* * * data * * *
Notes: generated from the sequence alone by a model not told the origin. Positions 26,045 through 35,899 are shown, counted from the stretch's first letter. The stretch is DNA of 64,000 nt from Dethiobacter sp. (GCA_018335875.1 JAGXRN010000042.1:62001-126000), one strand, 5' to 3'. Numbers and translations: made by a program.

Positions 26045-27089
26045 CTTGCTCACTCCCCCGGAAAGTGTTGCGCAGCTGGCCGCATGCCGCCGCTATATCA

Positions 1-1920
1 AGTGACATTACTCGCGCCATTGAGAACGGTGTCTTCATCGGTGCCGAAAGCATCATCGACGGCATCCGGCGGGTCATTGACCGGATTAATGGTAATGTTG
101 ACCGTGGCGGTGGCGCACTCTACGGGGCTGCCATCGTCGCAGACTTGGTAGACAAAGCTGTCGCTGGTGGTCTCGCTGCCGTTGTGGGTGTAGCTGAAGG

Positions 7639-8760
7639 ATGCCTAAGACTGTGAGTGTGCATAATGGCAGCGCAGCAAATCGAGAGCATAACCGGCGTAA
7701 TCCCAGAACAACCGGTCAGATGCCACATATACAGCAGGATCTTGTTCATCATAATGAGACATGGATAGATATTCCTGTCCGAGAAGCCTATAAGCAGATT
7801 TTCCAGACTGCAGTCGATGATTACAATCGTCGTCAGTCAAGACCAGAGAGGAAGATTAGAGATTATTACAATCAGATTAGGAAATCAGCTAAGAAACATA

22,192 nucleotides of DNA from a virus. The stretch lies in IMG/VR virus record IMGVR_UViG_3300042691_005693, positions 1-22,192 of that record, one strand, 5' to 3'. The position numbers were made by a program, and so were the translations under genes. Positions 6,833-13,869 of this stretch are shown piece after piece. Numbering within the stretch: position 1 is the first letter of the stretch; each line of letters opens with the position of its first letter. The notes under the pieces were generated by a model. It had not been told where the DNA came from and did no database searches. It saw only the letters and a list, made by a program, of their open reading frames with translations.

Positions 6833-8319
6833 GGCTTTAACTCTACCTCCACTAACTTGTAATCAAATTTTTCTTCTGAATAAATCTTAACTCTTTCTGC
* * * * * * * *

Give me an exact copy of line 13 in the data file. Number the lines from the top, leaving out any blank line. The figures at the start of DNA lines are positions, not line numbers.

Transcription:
6833 GGCTTTAACTCTACCTCCACTAACTTGTAATCAAATTTTTCTTCTGAATAAATCTTAACTCTTTCTGC